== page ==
An even better way to gain insight into what the users’ expectations are is to create user based personas. These personas take more time to develop, but are vital to validating assumptions that the team may have and may uncover additional needs (or show that the users need less to be satisfied!).

Consider developing assumption based personas first - these do provide valuable insights within your team. After developing those, use the findings to take a targeted approach to actual users and validating your assumptions and filling in the knowledge gaps that your team has identified.

While any kind of user based feedback is important, it is recommended that you talk to a minimum of 3 users that fit the role you are looking to develop. Have questions ready to ask the user that will help fill in knowledge gaps that the team may have. This is also a great opportunity to ask questions that may uncover additional needs, wants, or frustrations. 

Think about the questions that you want insight on from the perspective of the user. If the user is an external customer, create questions that will give insight to their current needs, feelings, expectations, and frustrations. If the user is an internal customer, here are some recommended questions to ask that may help better understand their expectations:

  1. Tell me about your department and your role in it.
  2. Describe a typical work day.
  3. What activities take up most of your time?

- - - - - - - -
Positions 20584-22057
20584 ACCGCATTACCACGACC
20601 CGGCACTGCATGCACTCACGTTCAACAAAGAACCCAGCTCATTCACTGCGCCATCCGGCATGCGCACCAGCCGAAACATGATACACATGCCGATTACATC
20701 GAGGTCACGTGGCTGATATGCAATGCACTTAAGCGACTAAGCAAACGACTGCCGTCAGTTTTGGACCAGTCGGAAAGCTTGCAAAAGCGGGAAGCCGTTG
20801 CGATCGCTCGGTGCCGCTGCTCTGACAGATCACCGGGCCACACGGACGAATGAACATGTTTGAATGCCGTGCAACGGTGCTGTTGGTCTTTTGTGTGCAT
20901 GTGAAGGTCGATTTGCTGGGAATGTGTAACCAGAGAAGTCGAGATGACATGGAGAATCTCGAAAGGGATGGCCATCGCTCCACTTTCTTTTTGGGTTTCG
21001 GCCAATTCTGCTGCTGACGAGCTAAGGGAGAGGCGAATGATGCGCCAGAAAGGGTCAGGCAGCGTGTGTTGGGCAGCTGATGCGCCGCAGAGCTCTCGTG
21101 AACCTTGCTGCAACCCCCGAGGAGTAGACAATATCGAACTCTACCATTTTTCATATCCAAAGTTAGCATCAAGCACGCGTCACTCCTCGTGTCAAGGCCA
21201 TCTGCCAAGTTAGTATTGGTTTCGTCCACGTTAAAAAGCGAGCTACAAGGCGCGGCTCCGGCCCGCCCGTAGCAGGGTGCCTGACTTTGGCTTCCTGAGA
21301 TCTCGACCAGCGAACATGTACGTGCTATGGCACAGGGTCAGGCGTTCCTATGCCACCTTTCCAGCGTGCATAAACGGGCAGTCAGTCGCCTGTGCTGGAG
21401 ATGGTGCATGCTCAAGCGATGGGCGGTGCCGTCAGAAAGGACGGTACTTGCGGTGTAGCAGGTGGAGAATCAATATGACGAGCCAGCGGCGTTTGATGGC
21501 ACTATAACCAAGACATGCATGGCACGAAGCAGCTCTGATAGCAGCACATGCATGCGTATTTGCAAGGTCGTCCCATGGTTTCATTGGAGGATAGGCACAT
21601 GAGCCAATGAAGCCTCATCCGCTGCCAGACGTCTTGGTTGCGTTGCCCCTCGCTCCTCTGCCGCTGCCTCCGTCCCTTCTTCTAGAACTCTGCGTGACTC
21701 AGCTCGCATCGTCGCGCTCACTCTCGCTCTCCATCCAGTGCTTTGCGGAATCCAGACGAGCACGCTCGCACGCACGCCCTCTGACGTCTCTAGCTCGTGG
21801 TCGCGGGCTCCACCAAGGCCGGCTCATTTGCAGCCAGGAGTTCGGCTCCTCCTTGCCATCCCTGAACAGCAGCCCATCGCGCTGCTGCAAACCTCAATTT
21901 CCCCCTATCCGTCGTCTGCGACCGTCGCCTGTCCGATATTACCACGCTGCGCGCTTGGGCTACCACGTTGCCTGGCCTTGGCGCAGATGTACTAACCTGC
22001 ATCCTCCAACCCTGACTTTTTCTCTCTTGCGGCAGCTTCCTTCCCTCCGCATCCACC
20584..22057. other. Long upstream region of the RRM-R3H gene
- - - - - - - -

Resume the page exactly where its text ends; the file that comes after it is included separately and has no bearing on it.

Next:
4. Do you have any impediments that hamper you from getting the work you value completed?
  5. What would you say your goal is?
  6. What are websites and apps you use for your job, externally and internally?
  7. What devices do you use for work?
  8. What would you change about your job/the tools you use?
  9. What are the top 3 challenging or frustrating aspects of your job?
  10. What are your expectations around new projects?
  11. What are your metrics of success?

Once you have completed your interviews, aggregate your findings into a fact sheet for each user group. This will help in finding patterns in the users along with organizing all of the knowledge gained during the interviews.

A core persona team that consists of 3-5 people can develop the user based persona for each user group. Some suggested questions that the persona should answer are:

  • What am I trying to do?
  • Why am I trying to do this?
  • What do I need to be successful?
  • When do I want to do this?

Once this core team completes this for each targeted user group, they will share the user based personas with the team. Sharing these both in a digital format and printing and hanging them on the walls of your team room are great ways to keep these artifacts central to your user story development and task planning.

Now is also a good time to go back to the Product Owner and Stakeholders and provide them the user based personas and have them align the product vision and roadmap to what the users are actually saying. Using this information and allowing for the Product Owner and Stakeholders inputs helps put focus on the core features of a product and may reveal a shift from the initial product roadmap.

Conclusion

The creation of personas helps develop a common vision within a team and drives the development of the core features that users need and want. Both assumption and user based personas add significant value by validating how you are developing the product.